23 Aug What we’ve been up to: Community involvement
At Talk Science to Me, we encourage our associates to get involved in the community and contribute time to causes they care about. We’ve been pretty busy on the community involvement front lately and are proud to share what we’ve been doing.
Strengthening the editing community
On June 10–11, Editors BC hosted the annual Editors Canada conference. Last spring, Amy took on the huge task of co-chairing the conference, a year-long commitment that she carried out while also serving on the Editors BC executive as editor of the branch blog, West Coast Editor. Planning the conference meant finding and managing volunteers, liaising with the conference venue, confirming the speaker schedule and following up on a million little things that are necessary for a conference to be successful. And the conference definitely was a success, with over 300 people attending over 30 sessions, as well as keynote addresses by Mary Norris of the New Yorker and Bill Walsh from the Washington Post. If you’re curious about what editors talk about at a conference, check out this Storify.
For the past two years, I’ve been a member of the Editors BC executive. My first role was programs chair, which meant I planned and led our monthly meetings, and this past year I was branch chair. As part of my position as chair, I was in charge of planning this year’s pre-conference activities, which took place on the Friday before the conference. We organized four professional development seminars as well as an evening welcome reception, which was sponsored by Talk Science.
One of those professional development sessions was run by Eve and our prepress consultant, Franklin Veaux. They talked about design and prepress basics, sharing tips on how editors can work with designers, maximize efficiency and develop better relationships with designers. Eve and Franklin also shared their publishing experience at an Editors BC professional development seminar in April, where they taught a workshop on working with self-publishing authors and small presses. Eve presented a similar workshop at a convention in San Francisco last year.
Working with youth
Jeff is the director of a local road bicycle racing team, which includes a number of youth (under 19) riders that the team actively coaches and trains to develop into professional, or at least life-long, athletes.
Marilou is a mentor with Vancouver Writers’ Exchange, a project of Tides Canada Initiatives. Its mission is improving literacy by making reading and writing fun for students in Vancouver-area public schools. During the 2015–2016 school year, Marilou volunteered in the Exchange’s in-school programs, helping students at five area schools with book projects, including a safety guide, travel guide, choose-your-own-adventure book, comic book and school magazine. This summer she will be volunteering with the Exchange’s summer programs.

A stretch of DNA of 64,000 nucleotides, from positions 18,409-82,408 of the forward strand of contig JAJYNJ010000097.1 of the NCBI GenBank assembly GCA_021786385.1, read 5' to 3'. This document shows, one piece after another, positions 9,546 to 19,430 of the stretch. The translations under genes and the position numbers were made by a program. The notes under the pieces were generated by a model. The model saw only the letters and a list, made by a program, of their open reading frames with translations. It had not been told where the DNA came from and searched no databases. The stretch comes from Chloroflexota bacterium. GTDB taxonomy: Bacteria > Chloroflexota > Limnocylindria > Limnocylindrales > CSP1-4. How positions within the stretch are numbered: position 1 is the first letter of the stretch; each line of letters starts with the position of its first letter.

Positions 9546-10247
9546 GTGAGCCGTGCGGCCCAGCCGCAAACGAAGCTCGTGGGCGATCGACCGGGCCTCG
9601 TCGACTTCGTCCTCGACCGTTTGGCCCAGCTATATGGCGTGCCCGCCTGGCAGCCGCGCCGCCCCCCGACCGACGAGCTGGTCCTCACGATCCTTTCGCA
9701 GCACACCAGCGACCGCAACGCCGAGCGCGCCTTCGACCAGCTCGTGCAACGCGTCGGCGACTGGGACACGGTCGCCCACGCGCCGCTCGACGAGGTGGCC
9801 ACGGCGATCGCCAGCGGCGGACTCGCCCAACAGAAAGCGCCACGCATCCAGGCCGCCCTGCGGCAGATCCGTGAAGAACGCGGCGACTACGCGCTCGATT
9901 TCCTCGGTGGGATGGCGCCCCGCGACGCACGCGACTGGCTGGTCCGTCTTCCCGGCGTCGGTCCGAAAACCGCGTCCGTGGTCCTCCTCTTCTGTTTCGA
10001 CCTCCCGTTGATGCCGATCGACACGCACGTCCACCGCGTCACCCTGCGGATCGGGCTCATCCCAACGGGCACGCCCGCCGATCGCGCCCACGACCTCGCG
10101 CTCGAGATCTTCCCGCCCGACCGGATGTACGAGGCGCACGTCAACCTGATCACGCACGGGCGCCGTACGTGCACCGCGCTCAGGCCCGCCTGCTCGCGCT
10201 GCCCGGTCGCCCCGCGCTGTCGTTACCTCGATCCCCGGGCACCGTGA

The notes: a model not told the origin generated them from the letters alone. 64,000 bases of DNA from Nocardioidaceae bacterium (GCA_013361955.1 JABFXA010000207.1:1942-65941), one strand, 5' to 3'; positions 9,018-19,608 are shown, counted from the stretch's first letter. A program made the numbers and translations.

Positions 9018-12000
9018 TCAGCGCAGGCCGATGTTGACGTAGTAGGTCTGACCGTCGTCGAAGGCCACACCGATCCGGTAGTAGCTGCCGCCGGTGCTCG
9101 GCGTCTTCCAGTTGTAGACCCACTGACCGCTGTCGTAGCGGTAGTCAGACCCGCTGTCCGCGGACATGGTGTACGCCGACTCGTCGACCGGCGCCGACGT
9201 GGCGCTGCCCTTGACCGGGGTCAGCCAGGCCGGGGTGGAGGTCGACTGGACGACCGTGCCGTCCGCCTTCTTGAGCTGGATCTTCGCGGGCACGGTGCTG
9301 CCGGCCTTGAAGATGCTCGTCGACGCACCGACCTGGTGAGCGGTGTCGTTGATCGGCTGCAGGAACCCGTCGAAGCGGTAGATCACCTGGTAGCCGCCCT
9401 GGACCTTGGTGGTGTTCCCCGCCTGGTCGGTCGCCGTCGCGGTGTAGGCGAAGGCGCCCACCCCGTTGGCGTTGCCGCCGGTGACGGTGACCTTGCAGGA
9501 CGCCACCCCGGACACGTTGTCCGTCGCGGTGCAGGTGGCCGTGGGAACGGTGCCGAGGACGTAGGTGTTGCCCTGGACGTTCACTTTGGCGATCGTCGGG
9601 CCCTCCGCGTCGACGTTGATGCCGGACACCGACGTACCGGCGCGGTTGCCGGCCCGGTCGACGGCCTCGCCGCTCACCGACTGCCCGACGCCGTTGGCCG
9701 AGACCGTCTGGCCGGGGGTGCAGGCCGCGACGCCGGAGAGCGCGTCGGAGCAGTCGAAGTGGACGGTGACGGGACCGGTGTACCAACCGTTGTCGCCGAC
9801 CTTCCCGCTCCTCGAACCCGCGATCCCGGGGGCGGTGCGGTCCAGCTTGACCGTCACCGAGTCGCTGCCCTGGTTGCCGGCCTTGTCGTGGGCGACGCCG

Jeff volunteered for years at 221A, an artist-run gallery in Vancouver. He was a founding member of the centre and served on the board of directors for several years. 221A is now an established leader in the local arts scene, specializing in design and art exhibits and getting building leases to keep space in the hands of artists instead of developers across Vancouver.
Amanda is very involved in her local arts community, providing web content and web management services for the Port Moody Arts Centre. The centre is committed to promoting arts activities in the city by providing classes, showcasing local work in its gallery and hosting arts-related events. Amanda places content within the CMS, wrangles web design and layout issues, liaises with the web manager and helps out with digital marketing. Recently, Amanda also set up and ran the social media accounts for the Blackberry Artist’s Society, a local arts cooperative.
Darinka and a partner are currently redoing the branding and website for Café 335. The café is a non-profit collaboration between Coast Mental Health and Vancouver Community College (VCC). The café employs graduates of VCC’s Culinary Skills Training Program, which trains young adults with barriers to employment. Darinka hopes to have the new website up and running by the end of the summer.
Finally, Eve just joined a brand new committee that’s set to bring the 2018 Canadian Science Writers’ Association conference to Vancouver. This is an exciting opportunity for Talk Science and all our associates, and we’ll be sure to provide updates as plans progress.